4. Schedule K-1

    A Schedule K-1 is a document used to describe incomes, losses ...
  5. Subscription Agreement

    A subscription agreement is an application by an investor to ...
  6. Uniform Partnership Act (UPA)

    The Uniform Partnership Act (UPA) provides governance for business ...
Related Articles
  1. Taxes

    What's the Purpose of IRS Form 1065?

    Business partners need the information on this form to complete their own tax returns. Here are the details.
  2. Insights

    Limited Liability Partnership (LLP): The Basics

    Limited liability partnerships (LLPs) are a flexible, legal and tax entity that allows partners to benefit from economies of scale while also reducing their liability.
  3. Small Business

    Using Life Insurance as a Business Succession Plan

    Life insurance can be a good succession plan tool for business partnerships.
  4. Managing Wealth

    Protect Your Personal Assets

    A family limited partnership (FLP) can go a long way toward securing your family's property.
  5. Small Business

    Which Type of Organization Is Best For Your Business?

    Learn the differences between the types of business organizations so you can determine how to best structure your business for tax and liability limitations.
  6. Financial Advisor

    Partners Group: Investment Manager Highlight (PGHN)

    Get an inside look at some of the key executives and the investment approach of the global private equity investment firm Partners Group.
  7. Managing Wealth

    Key Questions to Ask Before Moving in Together

    Moving in together is a big step. Here are some key financial questions to ask your partner before you make the move.
  8. Investing

    Buying A Home As A Couple: What Changes, What Doesn't

    If you are considering buying a home as a couple, make sure you know what changes if you and your partner aren't married.
  9. Small Business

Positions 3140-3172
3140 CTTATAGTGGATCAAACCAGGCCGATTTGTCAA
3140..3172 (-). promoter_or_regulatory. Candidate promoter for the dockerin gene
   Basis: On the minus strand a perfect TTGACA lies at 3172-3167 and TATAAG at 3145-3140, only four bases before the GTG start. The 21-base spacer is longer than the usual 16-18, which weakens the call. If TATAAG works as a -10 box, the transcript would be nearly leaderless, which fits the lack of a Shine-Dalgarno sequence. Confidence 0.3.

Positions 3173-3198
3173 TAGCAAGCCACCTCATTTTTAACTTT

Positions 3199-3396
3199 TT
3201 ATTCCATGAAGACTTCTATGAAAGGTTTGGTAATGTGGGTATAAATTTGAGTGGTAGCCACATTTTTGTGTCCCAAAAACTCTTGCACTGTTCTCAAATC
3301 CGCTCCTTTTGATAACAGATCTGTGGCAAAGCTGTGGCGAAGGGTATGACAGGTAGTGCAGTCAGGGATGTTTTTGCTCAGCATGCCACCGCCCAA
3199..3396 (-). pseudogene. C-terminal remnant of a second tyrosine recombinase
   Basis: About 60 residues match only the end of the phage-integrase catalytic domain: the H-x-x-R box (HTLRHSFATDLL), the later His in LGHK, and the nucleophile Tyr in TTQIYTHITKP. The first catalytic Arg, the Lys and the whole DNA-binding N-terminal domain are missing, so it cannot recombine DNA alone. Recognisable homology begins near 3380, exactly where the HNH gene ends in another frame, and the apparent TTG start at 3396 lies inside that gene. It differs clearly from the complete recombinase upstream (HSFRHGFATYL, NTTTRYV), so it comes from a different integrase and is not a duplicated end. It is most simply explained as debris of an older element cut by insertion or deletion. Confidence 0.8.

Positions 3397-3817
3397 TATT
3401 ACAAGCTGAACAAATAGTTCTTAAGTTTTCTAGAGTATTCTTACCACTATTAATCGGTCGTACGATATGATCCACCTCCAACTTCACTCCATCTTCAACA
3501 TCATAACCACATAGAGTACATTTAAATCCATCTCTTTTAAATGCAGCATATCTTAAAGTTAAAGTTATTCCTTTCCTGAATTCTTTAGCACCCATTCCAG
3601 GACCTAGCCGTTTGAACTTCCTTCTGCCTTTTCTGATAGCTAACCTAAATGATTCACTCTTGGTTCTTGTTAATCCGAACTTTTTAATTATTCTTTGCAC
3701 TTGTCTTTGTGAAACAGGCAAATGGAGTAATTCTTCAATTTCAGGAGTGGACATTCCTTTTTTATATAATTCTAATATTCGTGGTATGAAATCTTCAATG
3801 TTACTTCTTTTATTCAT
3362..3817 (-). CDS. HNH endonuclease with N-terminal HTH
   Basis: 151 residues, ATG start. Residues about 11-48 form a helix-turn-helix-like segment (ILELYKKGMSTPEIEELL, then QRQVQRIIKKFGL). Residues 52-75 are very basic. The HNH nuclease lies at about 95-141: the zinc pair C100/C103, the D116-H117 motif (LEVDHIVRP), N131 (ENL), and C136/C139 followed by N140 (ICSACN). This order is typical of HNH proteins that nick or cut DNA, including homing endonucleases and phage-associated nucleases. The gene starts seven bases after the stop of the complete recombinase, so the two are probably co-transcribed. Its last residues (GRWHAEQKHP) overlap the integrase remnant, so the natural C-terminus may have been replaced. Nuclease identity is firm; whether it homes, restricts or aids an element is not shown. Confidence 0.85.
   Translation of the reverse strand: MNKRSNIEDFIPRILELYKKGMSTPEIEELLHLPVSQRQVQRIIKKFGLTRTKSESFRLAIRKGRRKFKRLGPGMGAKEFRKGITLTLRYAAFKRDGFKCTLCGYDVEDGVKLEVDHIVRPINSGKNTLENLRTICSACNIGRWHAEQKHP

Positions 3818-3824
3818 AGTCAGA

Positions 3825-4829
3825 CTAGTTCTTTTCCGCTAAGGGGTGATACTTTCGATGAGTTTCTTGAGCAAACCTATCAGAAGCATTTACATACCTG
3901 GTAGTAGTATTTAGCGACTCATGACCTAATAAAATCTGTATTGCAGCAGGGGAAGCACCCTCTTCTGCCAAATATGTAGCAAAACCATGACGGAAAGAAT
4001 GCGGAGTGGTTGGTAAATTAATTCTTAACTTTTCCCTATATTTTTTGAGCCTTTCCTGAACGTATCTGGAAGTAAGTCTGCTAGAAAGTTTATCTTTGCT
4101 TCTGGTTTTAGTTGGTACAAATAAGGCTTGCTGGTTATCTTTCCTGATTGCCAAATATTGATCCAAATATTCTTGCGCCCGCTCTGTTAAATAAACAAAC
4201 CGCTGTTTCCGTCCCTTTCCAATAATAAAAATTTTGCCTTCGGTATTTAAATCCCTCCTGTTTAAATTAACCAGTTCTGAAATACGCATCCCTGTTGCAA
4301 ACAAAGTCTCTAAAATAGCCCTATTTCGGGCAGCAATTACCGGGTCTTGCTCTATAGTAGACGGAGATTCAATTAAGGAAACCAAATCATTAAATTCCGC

What is Unlimited Liability?

    Unlimited liability means that the owners of a business are liable for the entire amount of debt and obligations of that business.
RELATED FAQS
  1. What is the difference between a silent partner and a general partner?

    Understand the difference between a person designated as a silent partner and a general partner under the partnership business ... Read Answer >>
  2. How are business decisions made in a partnership?

    Understand how partners in a business can tackle decision making, and learn the options available for partnerships to develop ... Read Answer >>
Hot Definitions
  1. Return On Equity - ROE

    The profitability returned in direct relation to shareholders' investments is called the return on equity.
  2. Working Capital

    Working capital, also known as net working capital is a measure of a company's liquidity and operational efficiency.
  3. Bond

    A bond is a fixed income investment in which an investor loans money to an entity (corporate or governmental) that borrows ...
  4. Compound Annual Growth Rate - CAGR

    The Compound Annual Growth Rate (CAGR) is the mean annual growth rate of an investment over a specified period of time longer ...
  5. Net Present Value - NPV

    Net Present Value (NPV) is the difference between the present value of cash inflows and the present value of cash outflows ...
  6. Price-Earnings Ratio - P/E Ratio

    The Price-to-Earnings Ratio or P/E ratio is a ratio for valuing a company that measures its current share price relative ...
Trading Center